Can rich countries afford the Olympics?

Norway disses Olympic extravagance
Norway disses Olympic extravagance

Could the Olympic Games become the preserve of authoritarian regimes and developing countries?

Norway pulled out of the race to host the 2022 Winter Games last week, leaving only Beijing, China and Almaty, Kazakhstan in the running.

Oslo's bid had everything going for it -- Norway is a wealthy country, and its people are passionate about winter sports.

But the oil rich nation couldn't convince voters that it was worth spending their tax dollars on the sporting jamboree.

As the Olympics have grown in lavishness and gained a reputation for running over budget, many Western nations are refusing to throw their hats in the ring as they grapple with the hangover of the global financial crisis.

"Where people have a real voice, the voice is saying 'Let someone else pay for it'," said Victor Matheson, a professor of economics at College of the Holy Cross in Worcester, Massachusetts.

Matheson's research shows that before 2000, more than 80% of Olympic bids came from developed nations.

"It used to be that no one even bothered bidding from an Istanbul or Cape Town or Beijing," he said.

But Western economies now account for only half of bids as they struggle with ballooning debts and voter opposition.

That leaves the field wide open for developing nations, who are more likely to gain from the opportunity to showcase themselves to the world, said Allison Stewart, an associate fellow at the University of Oxford's Saïd Business School.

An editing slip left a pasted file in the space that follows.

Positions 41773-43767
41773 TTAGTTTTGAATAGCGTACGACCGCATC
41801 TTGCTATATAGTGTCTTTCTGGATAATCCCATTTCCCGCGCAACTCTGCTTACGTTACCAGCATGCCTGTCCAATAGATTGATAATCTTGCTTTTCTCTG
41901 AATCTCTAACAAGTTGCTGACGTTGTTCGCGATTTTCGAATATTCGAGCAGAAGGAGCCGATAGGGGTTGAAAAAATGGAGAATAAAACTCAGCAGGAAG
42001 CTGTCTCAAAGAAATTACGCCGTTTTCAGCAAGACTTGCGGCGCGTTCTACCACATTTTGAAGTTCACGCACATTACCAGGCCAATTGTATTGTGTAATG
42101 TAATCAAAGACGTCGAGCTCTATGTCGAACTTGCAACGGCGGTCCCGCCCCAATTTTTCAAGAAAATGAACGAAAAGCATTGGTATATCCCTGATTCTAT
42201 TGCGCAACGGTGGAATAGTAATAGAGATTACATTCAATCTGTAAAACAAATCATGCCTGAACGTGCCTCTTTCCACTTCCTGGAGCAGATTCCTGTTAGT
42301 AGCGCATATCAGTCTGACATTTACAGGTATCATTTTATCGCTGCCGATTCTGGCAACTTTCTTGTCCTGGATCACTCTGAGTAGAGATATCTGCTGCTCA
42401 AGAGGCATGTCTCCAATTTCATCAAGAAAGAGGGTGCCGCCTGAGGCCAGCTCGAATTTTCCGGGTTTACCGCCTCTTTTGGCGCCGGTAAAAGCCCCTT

"The Olympics have always attracted countries that want to show from an investment point of view that they are attractive," she said.

Russia spent about $50 billion on the Sochi 2014 Olympics, making it the most expensive Olympics in history. That's more than the combined cost of all previous Winter Games, Matheson estimates.

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Although three European nations -- Norway, Sweden and Poland -- have now dropped out of the 2022 race, rich countries haven't given up on the Games altogether.

Japan is gearing up to host the 2020 Summer Games in Tokyo. The bid is part of a wider strategy to revive the economy, encourage tourism and rebuild its global status after the devastating 2011 earthquake and tsunami.

Salt Lake City is said to be planning a bid for the 2026 Winter Games, but expects to re-use Olympic facilities from 2002 to keep costs down, said Matheson.

Related: NBC nails Olympics rights through 2032

A Norwegian government source said money was not the only reason Oslo dropped out. Some of the demands from the International Olympic Committee were over the top.

IOC documents show that Norway's King Harald was expected to host a two-hour meet-and-greet session for hundreds of Olympic officials and their partners.

The reception should include a "gift exchange" and cocktails.

"There's too much wining and dining [of IOC officials] ... It doesn't fit with Norwegian culture," said the government source.

The IOC said Norway's decision to drop its bid was "a missed opportunity".

A spokesperson for the IOC said it did not make demands, but rather offered "suggestions and advice."

The 2016 Summer Games will be held in Rio de Janeiro, Brazil, the first South American country to ever host the Olympics. South Korea will host the 2018 Winter Games.

olympics sochi russia
The Sochi Winter Olympics in 2014 cost roughly $50 billion.

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